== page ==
Central to the new design is the layered water feature with two rectangular bricked ponds lending a contemporary air to the garden. The water falls from one pond over smooth black granite stone to the other below – the couple have made the top pond a wildlife area for dragonflies, newts and frogs, while the one below is home to fish.

Near the house, a mix of paving and gravel has been laid around the large acer, extending an existing patio and creating a handy alfresco dining space with room for an array of potted plants. Gravel also surrounds the large stepping stones that lead down to the small lawn, which features a shady bench encircling a weeping birch. ‘The lawn is lovely in the summer when you can walk around barefoot on the grass,’ says Nicky. ‘It also creates a good balance with the full planting at the top of the garden, and helps to calm the feel of the space slightly.’

Nicky and David were keen to include a summerhouse in the new space, so Annie suggested they build a patio in front of it as an additional seating area. ‘As the cottage is quite small, it’s great to have this extra outdoor room for storing all our books,’ says Nicky. ‘The seating area is a wonderful spot by the pond, and it’s more private than the one near the house, which is quite close to our neighbours.’ David designed the summerhouse and adjoining potting shed in a traditional style so that they would be in keeping with the cottage’s Conservation Area status, and he built them with the help of a friend.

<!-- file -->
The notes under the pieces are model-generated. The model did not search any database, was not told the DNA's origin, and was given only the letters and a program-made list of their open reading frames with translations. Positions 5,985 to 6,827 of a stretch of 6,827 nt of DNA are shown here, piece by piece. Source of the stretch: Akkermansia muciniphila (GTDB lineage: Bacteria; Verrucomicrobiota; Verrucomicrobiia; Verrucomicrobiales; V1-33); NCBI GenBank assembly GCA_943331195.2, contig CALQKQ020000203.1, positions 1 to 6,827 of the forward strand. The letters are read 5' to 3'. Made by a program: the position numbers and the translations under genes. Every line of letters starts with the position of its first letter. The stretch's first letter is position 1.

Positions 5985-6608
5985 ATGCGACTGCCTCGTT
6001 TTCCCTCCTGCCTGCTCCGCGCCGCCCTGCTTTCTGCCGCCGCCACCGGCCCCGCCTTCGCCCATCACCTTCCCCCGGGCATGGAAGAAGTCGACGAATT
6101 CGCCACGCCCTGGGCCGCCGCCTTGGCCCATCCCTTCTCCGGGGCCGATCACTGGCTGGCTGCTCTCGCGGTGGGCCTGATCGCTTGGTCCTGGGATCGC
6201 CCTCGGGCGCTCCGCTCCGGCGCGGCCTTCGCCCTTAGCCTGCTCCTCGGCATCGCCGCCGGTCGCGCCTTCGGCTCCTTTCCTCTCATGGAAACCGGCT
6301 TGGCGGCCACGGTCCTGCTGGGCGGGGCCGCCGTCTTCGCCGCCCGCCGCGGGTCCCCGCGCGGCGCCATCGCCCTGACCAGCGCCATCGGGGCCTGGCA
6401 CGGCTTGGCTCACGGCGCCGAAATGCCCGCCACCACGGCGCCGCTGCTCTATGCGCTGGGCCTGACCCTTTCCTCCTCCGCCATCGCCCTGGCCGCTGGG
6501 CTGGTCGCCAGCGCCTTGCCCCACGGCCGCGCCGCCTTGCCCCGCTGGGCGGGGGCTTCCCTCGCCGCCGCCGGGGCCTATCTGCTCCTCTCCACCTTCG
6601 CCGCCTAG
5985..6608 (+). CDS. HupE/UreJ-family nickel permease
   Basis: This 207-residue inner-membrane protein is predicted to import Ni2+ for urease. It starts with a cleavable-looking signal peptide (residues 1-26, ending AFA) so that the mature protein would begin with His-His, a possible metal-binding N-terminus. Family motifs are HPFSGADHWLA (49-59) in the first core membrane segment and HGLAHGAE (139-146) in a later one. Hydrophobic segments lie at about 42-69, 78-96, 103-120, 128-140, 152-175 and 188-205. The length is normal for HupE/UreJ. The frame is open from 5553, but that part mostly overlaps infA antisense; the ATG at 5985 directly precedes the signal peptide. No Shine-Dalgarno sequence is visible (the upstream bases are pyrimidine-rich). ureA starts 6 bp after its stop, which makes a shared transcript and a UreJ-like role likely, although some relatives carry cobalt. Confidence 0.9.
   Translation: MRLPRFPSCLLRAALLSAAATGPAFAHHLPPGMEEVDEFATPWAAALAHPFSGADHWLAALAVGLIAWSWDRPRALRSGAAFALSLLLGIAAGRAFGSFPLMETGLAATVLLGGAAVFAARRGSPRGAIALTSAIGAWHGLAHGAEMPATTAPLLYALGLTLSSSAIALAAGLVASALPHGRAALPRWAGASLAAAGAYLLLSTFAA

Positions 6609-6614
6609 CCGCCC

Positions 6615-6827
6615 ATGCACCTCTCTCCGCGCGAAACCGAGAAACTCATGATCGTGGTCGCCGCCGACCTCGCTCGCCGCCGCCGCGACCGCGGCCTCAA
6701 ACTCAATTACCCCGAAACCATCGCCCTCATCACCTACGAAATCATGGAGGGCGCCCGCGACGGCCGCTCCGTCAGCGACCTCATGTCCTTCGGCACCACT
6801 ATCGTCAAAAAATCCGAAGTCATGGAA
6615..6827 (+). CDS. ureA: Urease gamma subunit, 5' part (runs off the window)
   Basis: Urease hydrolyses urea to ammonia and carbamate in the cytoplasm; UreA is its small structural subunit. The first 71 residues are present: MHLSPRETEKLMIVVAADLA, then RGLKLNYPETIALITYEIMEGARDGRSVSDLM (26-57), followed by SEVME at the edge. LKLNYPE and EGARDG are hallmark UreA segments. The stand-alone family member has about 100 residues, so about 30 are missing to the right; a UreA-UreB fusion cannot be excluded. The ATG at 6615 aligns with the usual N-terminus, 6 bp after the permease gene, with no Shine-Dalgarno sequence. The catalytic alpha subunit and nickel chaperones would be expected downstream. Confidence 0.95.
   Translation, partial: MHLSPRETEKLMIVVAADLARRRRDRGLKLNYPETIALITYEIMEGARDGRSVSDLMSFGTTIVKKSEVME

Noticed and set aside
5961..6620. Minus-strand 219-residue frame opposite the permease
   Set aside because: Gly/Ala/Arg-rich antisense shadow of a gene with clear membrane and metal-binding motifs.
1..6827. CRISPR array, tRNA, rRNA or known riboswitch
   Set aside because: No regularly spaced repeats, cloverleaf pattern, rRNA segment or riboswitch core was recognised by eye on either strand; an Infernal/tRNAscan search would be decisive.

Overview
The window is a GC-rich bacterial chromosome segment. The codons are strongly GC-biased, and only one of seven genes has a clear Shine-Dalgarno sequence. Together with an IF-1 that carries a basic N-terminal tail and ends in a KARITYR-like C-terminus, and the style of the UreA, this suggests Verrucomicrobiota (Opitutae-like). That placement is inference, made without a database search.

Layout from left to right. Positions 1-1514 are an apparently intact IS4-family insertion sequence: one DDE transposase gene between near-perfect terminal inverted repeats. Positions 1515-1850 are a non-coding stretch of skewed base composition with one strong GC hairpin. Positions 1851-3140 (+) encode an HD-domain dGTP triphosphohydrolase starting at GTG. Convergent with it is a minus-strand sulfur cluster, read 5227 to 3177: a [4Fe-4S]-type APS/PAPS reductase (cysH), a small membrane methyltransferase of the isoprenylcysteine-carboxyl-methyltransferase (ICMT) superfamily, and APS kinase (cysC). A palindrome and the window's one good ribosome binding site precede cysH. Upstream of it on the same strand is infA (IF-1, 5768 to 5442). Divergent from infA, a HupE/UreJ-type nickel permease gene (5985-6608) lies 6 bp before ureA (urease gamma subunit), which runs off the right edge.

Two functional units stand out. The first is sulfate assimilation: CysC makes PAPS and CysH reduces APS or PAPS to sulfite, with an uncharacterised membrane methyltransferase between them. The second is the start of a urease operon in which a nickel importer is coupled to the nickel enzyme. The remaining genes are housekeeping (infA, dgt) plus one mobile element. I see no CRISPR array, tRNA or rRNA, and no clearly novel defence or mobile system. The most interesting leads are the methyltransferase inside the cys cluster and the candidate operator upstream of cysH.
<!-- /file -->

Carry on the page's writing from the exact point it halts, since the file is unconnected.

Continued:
Once the hard landscaping and structural elements were in position, Nicky began tackling the planting. This has evolved over time, starting with around £1,000 worth of plug plants along with plants they brought from their previous home. ‘I did the planting in stages at weekends,’ Nicky explains. ‘As I trained in Fine Art, my interest in colour, form and texture has influenced my choices – it was almost like painting in 3D.’

Vines such as Trachelospermum jasminoides have been used to cover the fence, while shrubs such as Nandina domestica and Choisya ‘Aztec Pearl’ are great foils to the mass of colourful plants. In late summer, feathery Miscanthus nepalensis, deep purple Salvia nemorosa ‘Caradonna’ spires and parchment-coloured Stipa tenuissima come to the fore with a textural display that softens the hard landscaping. Colours are well-conceived with combinations of iridescent blue Agapanthus ‘Lilliput’, dusty blue Eryngium bourgatii and towering Verbena bonariensis contrasting with the russet orange of Helenium ‘Moerheim Beauty’.

‘One of my favourite sights here is the wonderfully bright pink accents of Dianthus carthusianorum peeping through the gravel,’ says Nicky.

Not surprisingly, the couple are thrilled with the new layout, which has transformed their outdoor space. The design includes creative abundant planting as well as an interesting range of textures underfoot, such as pebbles, gravel and stone paving, including hardwearing porphyry cobbles, black riven slate and basalt.

‘The cost of the hard landscaping was as we expected, and Graham kept us well informed throughout the three-week build,’ she adds. ‘We were lucky to have him on the project as he is very skilled; both he and his son, who helped out, were charming.

‘Our future plans include adding a little more structure to some of the planting,’ says Nicky. ‘I would also like to simplify some of the areas, but I will need to curb my plant-buying habit first.’

The costs

Hard landscaping£10,000